In reality, scientists do not know whether embryonic stem cells will ever "cure" anything. Indeed, it is possible that they will never be able to be used in human beings due to safety concerns--such as the potential for tumor formation and immune rejection. They might not work as hoped, or if they do, their most efficacious use might be to alleviate symptoms rather than effect actual cures. The point is: No reputable scientist would claim today that "nerve cells" created with embryonic stem cells "will be used to make quadriplegics walk again."
Pathway to Cures goes downhill from there. Seeking to promote human cloning, the video describes somatic cell nuclear transfer (SCNT) as creating a "manufactured egg cell" that will provide "a unique opportunity to grow a patient's own cells for repairing or replacing his or her diseased cells."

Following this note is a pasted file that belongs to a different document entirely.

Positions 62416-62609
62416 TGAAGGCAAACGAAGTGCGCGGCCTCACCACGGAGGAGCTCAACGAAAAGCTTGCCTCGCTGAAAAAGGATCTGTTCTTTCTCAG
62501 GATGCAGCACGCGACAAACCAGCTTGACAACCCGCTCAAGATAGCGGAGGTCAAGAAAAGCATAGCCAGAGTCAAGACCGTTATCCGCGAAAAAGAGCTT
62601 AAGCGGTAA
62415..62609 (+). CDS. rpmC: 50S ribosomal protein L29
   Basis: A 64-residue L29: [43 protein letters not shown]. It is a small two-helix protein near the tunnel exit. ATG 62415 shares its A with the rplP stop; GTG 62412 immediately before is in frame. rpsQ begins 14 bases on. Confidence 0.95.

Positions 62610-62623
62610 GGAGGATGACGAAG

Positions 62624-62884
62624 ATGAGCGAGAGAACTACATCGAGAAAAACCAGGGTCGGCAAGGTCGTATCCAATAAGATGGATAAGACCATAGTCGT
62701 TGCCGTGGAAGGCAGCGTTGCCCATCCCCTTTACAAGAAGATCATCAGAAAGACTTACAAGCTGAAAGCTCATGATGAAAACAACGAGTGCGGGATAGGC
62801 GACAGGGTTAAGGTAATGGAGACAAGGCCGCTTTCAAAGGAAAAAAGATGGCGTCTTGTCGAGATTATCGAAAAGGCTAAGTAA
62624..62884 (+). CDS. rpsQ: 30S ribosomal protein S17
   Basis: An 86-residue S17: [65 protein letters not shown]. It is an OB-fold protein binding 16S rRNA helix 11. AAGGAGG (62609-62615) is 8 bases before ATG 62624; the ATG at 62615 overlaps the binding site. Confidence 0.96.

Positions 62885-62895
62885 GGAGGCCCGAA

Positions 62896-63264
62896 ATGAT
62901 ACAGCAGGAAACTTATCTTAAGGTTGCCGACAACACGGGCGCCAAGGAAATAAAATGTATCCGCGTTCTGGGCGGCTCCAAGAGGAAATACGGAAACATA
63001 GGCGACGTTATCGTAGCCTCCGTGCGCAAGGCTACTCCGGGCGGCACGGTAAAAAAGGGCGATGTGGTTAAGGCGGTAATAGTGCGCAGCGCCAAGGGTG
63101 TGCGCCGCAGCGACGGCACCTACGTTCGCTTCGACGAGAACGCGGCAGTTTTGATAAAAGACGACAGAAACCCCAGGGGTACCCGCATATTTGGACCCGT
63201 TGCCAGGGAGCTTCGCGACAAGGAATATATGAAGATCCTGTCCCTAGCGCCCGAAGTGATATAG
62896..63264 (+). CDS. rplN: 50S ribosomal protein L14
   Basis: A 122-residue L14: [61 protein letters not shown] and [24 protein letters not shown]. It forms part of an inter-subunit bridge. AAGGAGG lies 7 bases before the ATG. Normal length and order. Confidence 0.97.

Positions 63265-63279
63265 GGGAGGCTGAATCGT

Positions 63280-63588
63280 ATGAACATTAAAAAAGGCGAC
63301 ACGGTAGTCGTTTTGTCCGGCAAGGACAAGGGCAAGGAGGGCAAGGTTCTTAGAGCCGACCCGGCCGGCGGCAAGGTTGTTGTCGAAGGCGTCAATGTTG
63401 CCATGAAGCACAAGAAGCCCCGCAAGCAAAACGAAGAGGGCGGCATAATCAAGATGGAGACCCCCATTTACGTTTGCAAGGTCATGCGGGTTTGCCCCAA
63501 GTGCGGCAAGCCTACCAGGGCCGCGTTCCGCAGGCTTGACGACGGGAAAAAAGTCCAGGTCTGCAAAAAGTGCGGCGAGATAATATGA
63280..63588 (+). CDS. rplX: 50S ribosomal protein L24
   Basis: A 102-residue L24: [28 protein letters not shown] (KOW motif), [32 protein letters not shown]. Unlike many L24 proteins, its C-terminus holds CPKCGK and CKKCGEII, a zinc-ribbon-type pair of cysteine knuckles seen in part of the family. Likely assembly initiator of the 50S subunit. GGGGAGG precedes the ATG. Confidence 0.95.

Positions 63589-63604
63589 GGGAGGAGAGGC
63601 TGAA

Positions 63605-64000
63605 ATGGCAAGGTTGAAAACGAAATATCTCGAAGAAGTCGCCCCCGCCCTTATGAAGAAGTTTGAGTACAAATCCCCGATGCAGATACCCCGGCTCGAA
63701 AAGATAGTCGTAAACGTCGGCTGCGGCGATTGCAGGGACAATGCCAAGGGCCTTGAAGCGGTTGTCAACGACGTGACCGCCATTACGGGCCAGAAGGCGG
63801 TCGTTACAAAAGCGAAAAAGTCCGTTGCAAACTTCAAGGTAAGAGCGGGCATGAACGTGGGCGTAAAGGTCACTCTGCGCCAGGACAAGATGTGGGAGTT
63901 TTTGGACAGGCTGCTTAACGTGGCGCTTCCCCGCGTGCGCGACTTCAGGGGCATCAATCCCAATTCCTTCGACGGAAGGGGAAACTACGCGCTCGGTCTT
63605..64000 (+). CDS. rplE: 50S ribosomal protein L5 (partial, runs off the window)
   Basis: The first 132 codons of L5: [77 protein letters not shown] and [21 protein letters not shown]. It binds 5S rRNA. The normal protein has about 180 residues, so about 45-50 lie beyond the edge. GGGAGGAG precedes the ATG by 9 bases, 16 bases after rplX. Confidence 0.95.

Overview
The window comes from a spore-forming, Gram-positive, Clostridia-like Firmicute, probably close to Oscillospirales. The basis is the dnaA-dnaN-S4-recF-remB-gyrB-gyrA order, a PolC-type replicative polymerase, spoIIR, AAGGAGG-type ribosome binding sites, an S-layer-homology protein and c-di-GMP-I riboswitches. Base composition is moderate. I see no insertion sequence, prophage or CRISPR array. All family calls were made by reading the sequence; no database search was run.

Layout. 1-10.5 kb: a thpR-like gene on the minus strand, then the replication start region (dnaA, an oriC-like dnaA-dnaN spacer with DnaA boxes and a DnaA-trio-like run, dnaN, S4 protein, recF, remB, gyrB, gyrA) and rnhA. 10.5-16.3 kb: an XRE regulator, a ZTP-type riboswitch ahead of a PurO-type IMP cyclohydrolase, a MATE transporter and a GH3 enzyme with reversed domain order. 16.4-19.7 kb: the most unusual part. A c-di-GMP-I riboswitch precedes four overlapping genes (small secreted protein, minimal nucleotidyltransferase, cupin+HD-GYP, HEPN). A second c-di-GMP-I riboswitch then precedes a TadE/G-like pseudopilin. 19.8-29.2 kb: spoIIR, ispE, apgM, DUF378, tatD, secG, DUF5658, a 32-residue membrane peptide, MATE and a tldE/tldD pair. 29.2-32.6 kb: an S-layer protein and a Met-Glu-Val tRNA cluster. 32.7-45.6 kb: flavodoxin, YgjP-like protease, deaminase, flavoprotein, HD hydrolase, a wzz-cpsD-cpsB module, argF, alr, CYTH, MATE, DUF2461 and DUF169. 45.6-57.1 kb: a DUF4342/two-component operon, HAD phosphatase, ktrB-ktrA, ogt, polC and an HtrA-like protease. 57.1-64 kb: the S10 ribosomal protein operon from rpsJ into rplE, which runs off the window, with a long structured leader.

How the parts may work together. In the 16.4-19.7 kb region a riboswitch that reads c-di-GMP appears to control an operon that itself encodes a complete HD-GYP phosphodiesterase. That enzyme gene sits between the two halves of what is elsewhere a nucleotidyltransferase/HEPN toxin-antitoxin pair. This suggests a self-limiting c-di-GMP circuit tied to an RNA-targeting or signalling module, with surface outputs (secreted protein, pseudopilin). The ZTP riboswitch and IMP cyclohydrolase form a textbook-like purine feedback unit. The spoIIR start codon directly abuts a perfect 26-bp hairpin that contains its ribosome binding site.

This is balderdash. SCNT--which is a technique of asexual reproduction, a.k.a., cloning--actually creates a new embryo, not a "manufactured egg cell." As an article published in the December 27, 2000 Journal of the American Medical Association--written by several bioethicists and biologists who strongly support SCNT research--put it, "CRNT [cell replacement through nuclear transfer] requires the deliberate creation and disaggregation of a human embryo." Thus, just as Dolly the cloned sheep began her biological existence as a cloned sheep embryo, assuming that human cloning can ever be done, the result of the process would be the creation of a nascent human organism--not an egg.